What are 3 character traits of Mrs. Luella Bates Washington Jones from "Thank You M'am"?

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Mrs. Jones is a very strong, interesting character in this short story by Langston Hughes. Certainly, she's fearless— when Roger attempts to snatch her bag, she is at no point afraid of what he might be capable of. Instead, she immediately grabs hold of him and refuses to let...

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Mrs. Jones is a very strong, interesting character in this short story by Langston Hughes. Certainly, she's fearless—when Roger attempts to snatch her bag, she is at no point afraid of what he might be capable of. Instead, she immediately grabs hold of him and refuses to let go, all the while berating him for his actions. She is strong, sufficient to drag a teenage boy some distance. However, she's also merciful. She doesn't just want to punish Roger—she wants to understand why he did what he did, and then she explains, showing sympathy, that she remembers being young and having similar feelings, too. She also then takes Roger back to her home and offers him food, underlining the fact that her heart is very much in the right place and she is more interested in rehabilitation than retribution.

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Langston Hughes' short story "Thank You, M'am," revolves around the interactions between Mrs. Luella Bates Washington Jones and Roger. Through her actions, speech, physical description, relationship with Roger, and his observations of her, Jones is built into a formidable character.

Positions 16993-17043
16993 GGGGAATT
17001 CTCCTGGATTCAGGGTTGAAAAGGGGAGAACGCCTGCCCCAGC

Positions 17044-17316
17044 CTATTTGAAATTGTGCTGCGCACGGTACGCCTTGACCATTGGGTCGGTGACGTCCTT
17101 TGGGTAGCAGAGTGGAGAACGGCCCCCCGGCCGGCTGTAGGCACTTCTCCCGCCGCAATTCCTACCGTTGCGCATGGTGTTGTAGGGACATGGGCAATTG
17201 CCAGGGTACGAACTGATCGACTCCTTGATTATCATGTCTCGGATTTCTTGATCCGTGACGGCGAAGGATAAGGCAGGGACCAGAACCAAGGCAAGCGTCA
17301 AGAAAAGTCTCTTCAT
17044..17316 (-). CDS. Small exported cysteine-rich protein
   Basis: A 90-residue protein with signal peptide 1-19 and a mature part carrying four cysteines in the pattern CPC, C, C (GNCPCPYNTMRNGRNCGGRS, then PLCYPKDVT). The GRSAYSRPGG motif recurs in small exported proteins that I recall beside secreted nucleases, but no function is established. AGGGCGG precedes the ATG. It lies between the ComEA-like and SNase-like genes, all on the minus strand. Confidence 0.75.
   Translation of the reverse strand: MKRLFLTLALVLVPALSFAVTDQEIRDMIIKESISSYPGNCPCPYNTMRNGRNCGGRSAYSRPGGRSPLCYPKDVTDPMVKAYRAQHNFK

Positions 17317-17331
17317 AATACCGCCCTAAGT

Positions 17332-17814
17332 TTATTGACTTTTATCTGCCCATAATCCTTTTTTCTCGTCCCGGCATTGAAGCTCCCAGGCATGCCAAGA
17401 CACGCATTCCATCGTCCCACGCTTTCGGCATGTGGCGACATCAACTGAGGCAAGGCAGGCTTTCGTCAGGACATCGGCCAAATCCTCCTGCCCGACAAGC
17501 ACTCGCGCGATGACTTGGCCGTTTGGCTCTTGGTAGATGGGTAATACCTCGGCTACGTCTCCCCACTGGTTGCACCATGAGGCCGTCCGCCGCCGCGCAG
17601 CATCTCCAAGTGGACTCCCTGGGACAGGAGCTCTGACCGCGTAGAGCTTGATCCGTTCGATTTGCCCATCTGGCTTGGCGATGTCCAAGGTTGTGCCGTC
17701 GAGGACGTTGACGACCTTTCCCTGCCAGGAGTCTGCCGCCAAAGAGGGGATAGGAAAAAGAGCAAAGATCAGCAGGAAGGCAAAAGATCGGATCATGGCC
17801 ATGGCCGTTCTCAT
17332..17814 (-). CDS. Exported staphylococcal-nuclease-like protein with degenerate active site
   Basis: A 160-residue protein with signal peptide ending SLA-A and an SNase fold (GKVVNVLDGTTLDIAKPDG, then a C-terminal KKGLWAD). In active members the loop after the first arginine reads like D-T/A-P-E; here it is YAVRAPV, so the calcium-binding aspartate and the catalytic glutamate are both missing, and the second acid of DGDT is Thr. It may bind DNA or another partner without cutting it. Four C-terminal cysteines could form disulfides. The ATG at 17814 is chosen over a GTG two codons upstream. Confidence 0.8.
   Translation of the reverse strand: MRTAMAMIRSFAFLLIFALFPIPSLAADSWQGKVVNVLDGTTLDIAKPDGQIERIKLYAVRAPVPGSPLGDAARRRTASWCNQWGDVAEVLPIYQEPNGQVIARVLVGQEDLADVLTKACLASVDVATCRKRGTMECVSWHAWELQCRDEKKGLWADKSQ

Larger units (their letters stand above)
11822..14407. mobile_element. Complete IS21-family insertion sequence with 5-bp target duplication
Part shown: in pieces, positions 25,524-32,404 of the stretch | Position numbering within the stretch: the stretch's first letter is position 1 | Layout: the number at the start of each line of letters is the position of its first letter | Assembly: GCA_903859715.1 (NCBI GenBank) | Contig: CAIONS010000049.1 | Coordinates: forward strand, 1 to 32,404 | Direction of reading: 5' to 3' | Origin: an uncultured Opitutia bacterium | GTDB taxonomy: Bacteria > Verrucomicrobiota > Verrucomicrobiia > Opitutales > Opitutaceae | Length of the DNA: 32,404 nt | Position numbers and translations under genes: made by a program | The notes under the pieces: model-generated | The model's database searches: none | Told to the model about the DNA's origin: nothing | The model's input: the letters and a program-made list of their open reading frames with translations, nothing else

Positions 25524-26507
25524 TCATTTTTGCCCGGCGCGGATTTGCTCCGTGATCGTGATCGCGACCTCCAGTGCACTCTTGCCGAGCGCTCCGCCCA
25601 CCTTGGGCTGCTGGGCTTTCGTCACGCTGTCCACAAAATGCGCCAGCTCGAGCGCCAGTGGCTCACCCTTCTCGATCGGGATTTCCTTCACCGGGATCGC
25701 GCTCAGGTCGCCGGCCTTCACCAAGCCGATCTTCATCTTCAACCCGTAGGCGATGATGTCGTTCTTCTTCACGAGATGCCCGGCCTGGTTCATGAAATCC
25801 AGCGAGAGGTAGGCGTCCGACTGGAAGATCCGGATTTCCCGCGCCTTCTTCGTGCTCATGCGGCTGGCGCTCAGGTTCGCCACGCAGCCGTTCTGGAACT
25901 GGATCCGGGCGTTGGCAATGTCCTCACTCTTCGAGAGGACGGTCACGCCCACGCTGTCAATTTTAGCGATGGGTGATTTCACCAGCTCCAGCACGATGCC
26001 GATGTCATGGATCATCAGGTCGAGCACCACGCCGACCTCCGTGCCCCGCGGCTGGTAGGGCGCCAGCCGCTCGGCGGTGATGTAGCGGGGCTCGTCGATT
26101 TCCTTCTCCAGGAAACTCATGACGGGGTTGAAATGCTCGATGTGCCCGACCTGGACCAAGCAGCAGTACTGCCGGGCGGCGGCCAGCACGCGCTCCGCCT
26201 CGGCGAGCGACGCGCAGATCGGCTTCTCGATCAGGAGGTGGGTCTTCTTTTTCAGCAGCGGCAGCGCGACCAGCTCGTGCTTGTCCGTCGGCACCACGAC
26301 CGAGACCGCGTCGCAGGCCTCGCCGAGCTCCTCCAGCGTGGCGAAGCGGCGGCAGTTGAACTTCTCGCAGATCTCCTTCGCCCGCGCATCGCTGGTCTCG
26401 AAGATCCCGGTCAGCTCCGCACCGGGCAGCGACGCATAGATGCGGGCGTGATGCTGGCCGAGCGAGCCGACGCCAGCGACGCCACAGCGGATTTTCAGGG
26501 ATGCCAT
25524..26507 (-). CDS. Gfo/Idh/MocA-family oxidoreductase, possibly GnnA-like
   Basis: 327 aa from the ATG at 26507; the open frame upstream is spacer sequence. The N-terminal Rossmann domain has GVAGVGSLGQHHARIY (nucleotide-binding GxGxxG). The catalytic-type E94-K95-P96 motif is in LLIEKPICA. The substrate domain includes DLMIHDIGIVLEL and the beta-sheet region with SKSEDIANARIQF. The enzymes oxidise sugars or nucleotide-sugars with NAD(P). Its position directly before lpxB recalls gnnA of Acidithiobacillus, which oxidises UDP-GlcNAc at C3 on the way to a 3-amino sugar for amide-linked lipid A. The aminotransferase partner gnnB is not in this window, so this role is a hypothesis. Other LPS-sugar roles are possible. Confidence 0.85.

Strong: Jones is both physically strong and mentally strong-willed. She is able to capture and carry/drag Roger after his attempt to steal her purse. However, she also is able to maintain a steely control over her own reactions and maintain her core beliefs in this situation. Her strength overwhelms Roger and he ends up complying with her demands of his behavior.

Empathetic: Empathy is the ability to understand and share the feelings of another, recognizing them as inherently human in a shared experience. Even though Roger's attempt to steal Jones' purse sets them on opposite sides of a conflict, Jones does not dehumanize Roger but instead tries to understand where he is coming from. 

Moral: Jones' actions are based on a strong sense of what is right and what is wrong, and she seeks to shape Roger's behavior to follow this same path. 

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